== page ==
Student-athletes need mental health support

Less than two percent of high school athletes go on to play at NCAA Division I schools. Many see being a Division I athlete as the ultimate goal: a way they can show that they’ve “made it.” But many fail to realize that behind all that glory are early mornings, late nights and long, mentally-taxing days.

I am finishing up my fourth year as a student-athlete at the University of Detroit Mercy. While being a student-athlete has given myself, along with many others, some of our best memories and opportunities in life so far, there are so many mental heath problems that remain unseen.

Some days I wake up at 6 a.m. only to return to my room at 10 p.m. after multiple practices, classes, meetings and work. I find myself finally being able to take a deep breath and find a sense relaxation for a moment.

But that moment is brief, for I then realize I have to do it all again the very next day.

It can feel like an endless cycle looming over your head. The same hours of practice every week, accompanied by a job and a full class schedule? While maintaining a social or family life? The expectations can be too much.

The constant pressure to be successful on and off the field can be overbearing; not to mention dealing with the highs and lows of the game that can carry on into your day.

One poor performance is enough to send a mentally-stable student-athlete into a whirl, so imagine what it could do to an athlete who already struggles with their mental health.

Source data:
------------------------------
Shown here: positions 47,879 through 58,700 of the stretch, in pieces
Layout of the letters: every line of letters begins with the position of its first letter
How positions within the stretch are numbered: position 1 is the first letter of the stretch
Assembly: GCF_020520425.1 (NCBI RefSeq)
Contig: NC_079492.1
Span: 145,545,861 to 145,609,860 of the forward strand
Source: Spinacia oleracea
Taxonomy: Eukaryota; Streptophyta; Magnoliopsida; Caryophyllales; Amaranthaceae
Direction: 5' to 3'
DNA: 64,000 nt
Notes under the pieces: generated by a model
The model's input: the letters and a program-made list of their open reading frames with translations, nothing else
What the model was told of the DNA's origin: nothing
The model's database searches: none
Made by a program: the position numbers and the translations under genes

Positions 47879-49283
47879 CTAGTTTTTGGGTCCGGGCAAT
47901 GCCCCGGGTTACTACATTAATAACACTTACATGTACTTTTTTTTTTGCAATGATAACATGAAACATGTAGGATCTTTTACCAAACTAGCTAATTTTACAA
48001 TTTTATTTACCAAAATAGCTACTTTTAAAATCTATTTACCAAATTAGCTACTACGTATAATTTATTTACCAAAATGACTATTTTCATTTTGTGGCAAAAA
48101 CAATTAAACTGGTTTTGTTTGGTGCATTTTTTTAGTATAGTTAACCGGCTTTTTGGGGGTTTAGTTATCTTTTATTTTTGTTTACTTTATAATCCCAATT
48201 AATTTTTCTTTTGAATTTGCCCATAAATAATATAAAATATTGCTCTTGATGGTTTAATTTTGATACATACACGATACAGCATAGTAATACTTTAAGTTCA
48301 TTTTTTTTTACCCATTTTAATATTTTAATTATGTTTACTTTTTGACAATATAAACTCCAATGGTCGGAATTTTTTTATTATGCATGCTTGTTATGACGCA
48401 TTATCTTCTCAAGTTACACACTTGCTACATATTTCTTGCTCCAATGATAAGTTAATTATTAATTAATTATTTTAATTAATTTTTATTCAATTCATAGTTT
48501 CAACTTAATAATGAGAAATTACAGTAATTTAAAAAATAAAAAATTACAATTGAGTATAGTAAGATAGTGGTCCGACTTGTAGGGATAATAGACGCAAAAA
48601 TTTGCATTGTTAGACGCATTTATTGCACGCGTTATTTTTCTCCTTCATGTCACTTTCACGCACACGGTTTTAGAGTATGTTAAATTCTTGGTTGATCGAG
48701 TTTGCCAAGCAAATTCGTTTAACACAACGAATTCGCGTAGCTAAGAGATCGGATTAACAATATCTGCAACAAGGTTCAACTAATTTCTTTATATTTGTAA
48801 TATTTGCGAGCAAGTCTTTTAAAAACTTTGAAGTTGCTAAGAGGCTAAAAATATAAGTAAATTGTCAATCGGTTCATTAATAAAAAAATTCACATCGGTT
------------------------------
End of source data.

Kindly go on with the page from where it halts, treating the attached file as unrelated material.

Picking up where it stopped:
According to the NCAA, student-athletes are reportedly dealing with anxiety, depression and mental exhaustion almost twice as much now since the year 2019.This past year was an especially tough year for student-athletes. Throughout 2022, five NCAA college athletes felt so hopeless that they took their own life. How could we lose five of our own all in one year? Are we missing something? What are we doing wrong?

Student-athletes are expected to be resilient. However, when it comes to mental health, it is unacceptable to tell a student-athlete to be “mentally tough.” Anxiety, depression and a wide array of other mental health issues may not be seen, but that does not mean they do not exist. They are real. Very real. They tend to only be taken seriously when someone goes so far as to take their own life.

Student-athletes deserve to be taken care of.

Deep inside of them is just a kid, who fell in love with their game and pursued their dreams. Nurture that childlike love inside of them. Listen to their problems.

But most importantly, assure them that it’s okay to feel this way and there are ways to get help. Sometimes a helping hand and an encouraging smile can go a long way.